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National Solo Class - A brief History

by Will Loy on 25 Oct 2012 24 October 2012

The Jack Holt designed singlehander has been around since 1956 and 56 years later the class is stronger than ever.

Initially, the National Solo was built in wood with wooden spars and a cotton or terylene sail with wooden battens. My Dad often tells me the story of a chap called Danny Butler who would arrive at an open meeting and empty a few dozen battens out of his Hillman Tourer (the one with wooden framework) and select a set to match the conditions of the day. Incidently, Danny practically ran the class in the seventies, I am not sure the association would have flourished without him.

There were many home built boats but ultimately the professional builders including Jack Holt working on the banks of Putney, and Alec Stone, based in Salcombe, produced most of the hulls. Alec won the Nationals’ 8 times between 1958 and 1970 and the ‘Worlds’ in 1971 at Hayling Island and his National Solos’ were the choice of many champions through the seventies. Many clubs adopted the Solo, along with the Enterprise and the Mirror and numbers snowballed with over 100 entries at the Nationals’/Worlds’ quite common.

Aluminium masts replaced the standard ‘Collar’ wooden masts and sailmakers’ such as Mountifield and Musto+Hyde were developing sails to match masts provided by Holt, Proctor and Needlespar. There were also some masts produced which pushed the boundaries of legality by fitting thin metal plates to the top to adhere to the mast measurement tolerances.

Fortunately, the Solo Class has always had some fantastic measurers who have kept members, builders and manufacturers on the straight and narrow. Martin Grounds, Jim Gates, Ron Green and Gordon Barclay must take much of the credit for guiding the class and protecting Jack Holt’s ideology over the last 5 decades.

The Solo was also being built and sailed in Holland and demand was high enough that whole batches were sent to clubs such as Brouwershaven and Enhuizen. The Dutch were/are great sailors, and they collected 5 World Championships between 1972-1980.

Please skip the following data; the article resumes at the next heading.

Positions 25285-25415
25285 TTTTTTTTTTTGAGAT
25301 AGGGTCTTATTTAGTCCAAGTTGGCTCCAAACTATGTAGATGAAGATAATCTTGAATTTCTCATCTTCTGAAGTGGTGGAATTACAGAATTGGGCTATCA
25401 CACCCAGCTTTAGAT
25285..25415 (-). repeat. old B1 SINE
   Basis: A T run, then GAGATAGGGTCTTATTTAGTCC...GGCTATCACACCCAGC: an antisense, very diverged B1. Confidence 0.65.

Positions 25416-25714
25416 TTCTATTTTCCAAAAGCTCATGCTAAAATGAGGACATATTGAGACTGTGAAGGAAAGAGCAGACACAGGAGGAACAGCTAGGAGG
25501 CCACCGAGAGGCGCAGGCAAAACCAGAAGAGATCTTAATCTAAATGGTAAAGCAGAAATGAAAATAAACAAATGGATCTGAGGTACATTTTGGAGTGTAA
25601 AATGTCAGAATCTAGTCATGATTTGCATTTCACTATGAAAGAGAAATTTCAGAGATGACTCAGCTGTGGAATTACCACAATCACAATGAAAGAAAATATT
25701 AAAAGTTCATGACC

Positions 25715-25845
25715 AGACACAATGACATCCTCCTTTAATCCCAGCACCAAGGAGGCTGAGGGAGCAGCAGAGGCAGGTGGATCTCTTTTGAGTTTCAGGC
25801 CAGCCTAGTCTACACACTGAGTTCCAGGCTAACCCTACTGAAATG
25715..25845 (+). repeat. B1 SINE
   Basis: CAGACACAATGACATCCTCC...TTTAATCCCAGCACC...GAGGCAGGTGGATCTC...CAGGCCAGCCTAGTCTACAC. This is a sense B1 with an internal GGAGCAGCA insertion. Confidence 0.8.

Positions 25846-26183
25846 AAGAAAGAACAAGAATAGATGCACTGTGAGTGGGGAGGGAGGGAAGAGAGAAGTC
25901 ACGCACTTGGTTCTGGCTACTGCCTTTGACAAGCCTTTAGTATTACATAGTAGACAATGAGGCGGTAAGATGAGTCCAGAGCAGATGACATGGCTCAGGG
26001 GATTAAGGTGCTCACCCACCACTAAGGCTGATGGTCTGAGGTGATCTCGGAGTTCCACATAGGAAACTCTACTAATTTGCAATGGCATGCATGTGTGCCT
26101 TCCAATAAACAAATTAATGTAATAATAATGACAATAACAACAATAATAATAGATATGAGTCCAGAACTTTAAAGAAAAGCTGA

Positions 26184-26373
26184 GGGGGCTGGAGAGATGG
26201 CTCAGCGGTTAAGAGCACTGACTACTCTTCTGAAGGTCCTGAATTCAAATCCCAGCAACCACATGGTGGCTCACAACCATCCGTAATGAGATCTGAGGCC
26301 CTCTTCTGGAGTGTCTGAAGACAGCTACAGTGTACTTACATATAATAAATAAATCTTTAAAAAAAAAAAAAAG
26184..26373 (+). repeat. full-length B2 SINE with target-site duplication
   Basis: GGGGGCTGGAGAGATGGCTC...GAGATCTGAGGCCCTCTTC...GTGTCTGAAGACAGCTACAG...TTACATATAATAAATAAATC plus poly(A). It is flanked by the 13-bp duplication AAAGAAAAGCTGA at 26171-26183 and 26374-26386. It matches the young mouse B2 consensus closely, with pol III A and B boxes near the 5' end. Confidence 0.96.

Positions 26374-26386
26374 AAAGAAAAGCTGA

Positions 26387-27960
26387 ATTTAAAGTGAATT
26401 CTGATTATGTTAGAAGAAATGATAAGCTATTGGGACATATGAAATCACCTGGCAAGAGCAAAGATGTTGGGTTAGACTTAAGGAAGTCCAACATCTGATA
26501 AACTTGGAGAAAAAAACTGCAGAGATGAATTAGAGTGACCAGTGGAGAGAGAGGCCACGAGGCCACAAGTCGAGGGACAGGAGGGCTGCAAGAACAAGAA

The Solo was now also being built in GRP and also as a composite by Seamark-Nunn and some other plastic manufacturers though wooden built boats continued to claim the big prizes.

In the mid seventies a chap named Richard Lovett started building and sailing the Solo. He was a supreme craftsman and also had some ideas to produce a fast hull. The rules allow +/- 5mm for builder error and this was exploited by him and other builders to make the bow entry finer, to widen the hull to promote lift onto the plane and a flat aft section to increase downwind performance. Richard also introduced the flared gunwhale which was appreciated by many pairs of legs when hiking. Interestingly, there are now a few Solos’ with sharper gunwhales which theoretically produce more efficient leverage but require hiking pads! Another stand-out feature of the Lovett Solo was the beauty of the build quality and was matched by longevity of top level performance.

The early eighties saw the dominance of the Lovett hull and, matched with the Needlespar or Proctor C’ mast and the Batt or Hyde sail proved super competitive and was used to win by both Geoff Carveth (Nationals’ 82, 83, 89, Worlds’ 83,84, 89) and Ken Falcon (Nationals’ 85,86,87,88, Worlds’ 85,86,87). There were some exceptions, Simon Cray won the National title at Brixham in 1984 in an Uttley built wooden Solo with a Hyde sail and lots of mast rake. He also wore a weight jacket, the last time one would be allowed.

Richard Willetts at Runnymede Dinghies was building wooden Solos’ and his boats won many ‘opens’ in the early eighties, Pangallacticgargleblaster was a stand-out Solo. There were issues with the strength of the GRP hull and so a rule change was adopted to allow foam sandwich construction.

Omega were first to produce a foam sandwich hull which proved popular, the hull finished 4th in ‘84’ but the wood hull still held court.

There was much interest in the class and other builders were starting to produce fast Solos’. Bob beckett was building fast hulls and he instigated the construction process of dropping the centreboard case into the hog. This reduced the age old problem of a leaky case.